U6 Fix

Not Just Leaves Falling

Today’s employment is broadly in line with recent hiring trends, which have reflected robust but steady declines in labor demand. Ignoring the effects of the labor strikes, this topline employment report doesn’t raise any eyebrows. But the dissonance between the household and payroll surveys for the second month, most consciously marked by a raise in unemployment despite positive job growth, is worth attention.

The Bureau of Labor Statistics (BLS) reported today that, according to surveyed U.S. firms, employers hired 150,000 new workers in the month of October. Of these, 99,000 were added to private sector rolls, while 51,000 workers joined government rolls. Goods-producing industries saw an 11,000 worker decline, driven by a 33,200 fall in auto manufacturing workers – a direct result of the UAW strike. Construction, on the other hand, was up 23,000. The service sector gained 110,000 workers led by an 89,000 worker gain in private education and health services, followed by more modest gains in leisure and hospitality and professional and business services. Payroll employment was revised down by a combined 101,000 in August and September.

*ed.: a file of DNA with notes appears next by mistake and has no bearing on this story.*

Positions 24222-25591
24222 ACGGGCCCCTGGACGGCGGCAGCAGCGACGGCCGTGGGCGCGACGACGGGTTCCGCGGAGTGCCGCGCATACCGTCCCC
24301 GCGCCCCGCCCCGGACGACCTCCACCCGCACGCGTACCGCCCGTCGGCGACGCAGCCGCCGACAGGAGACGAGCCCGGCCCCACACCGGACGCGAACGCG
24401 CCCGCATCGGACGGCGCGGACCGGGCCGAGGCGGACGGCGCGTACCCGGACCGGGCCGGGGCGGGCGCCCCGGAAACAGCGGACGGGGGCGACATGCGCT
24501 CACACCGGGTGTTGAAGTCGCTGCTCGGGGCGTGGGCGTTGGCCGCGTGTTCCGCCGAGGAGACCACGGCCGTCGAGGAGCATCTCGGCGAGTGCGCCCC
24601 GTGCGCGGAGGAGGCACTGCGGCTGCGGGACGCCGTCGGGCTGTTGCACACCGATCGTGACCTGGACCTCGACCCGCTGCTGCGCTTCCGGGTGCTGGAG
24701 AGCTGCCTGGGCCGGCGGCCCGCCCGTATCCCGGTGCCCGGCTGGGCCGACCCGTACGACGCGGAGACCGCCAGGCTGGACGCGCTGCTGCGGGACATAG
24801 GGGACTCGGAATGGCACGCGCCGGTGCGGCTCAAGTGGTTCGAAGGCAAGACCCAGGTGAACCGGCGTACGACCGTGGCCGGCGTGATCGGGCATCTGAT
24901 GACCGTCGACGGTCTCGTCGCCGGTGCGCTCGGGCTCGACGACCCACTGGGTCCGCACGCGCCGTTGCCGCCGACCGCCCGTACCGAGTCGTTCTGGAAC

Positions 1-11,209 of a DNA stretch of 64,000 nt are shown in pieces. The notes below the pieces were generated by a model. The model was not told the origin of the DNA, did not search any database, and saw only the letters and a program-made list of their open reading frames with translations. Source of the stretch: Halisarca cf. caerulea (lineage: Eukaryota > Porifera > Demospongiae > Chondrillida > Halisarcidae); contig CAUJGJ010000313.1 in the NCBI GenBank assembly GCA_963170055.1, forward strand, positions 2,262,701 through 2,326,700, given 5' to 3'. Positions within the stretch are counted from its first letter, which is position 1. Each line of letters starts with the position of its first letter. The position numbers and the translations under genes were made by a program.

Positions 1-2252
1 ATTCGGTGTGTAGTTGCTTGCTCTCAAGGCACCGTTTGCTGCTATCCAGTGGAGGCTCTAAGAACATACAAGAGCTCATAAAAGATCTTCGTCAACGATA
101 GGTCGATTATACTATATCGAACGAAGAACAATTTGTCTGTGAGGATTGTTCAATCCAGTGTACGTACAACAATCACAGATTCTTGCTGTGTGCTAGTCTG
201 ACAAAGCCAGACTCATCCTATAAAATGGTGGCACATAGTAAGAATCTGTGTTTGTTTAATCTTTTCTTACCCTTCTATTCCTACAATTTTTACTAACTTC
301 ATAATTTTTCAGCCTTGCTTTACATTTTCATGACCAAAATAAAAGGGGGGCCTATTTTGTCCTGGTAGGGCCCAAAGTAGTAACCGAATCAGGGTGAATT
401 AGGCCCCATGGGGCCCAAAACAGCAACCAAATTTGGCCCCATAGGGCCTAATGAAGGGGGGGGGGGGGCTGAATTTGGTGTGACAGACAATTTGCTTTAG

The household survey again painted a different picture than did the payroll survey. BLS reported that, based on surveyed responses from households, the unemployment rate in September ticked up to 3.9 percent, the highest rate since January of 2022. The labor force participation rate similarly fell to 62.7 percent with a loss of 201,000 workers in October.

The unemployment rate rose for all races; it rose for two education levels, fell for one, and remained constant for one. The unemployment rate rose the most for Asians, who saw a rise of 0.3 points. It rose for Hispanics by 0.2 points and for Blacks and Whites by 0.1 points. By education, it rose most for those without a high school diploma by 0.3 points, while it rose for those with some college or associate degree by 0.1 points. High school graduates with no college saw a 0.1-point drop. The rate for those with a bachelor’s degree or higher saw no change.

Average hourly earnings increased by 0.7 cents, maintaining a 0.2 percent monthly change and reflecting a 4.1 percent yearly gain. Average hourly earnings for production and non-supervisory workers rose by 10 cents for a 0.3 percent monthly gain and a 4.4 percent gain over the year.

Data junkies, here’s your fix: The October U-6 (the broadest measure of unemployment) rose to 7.2 percent, driven by slight increases in the U-3 and those working part time for economic reasons.


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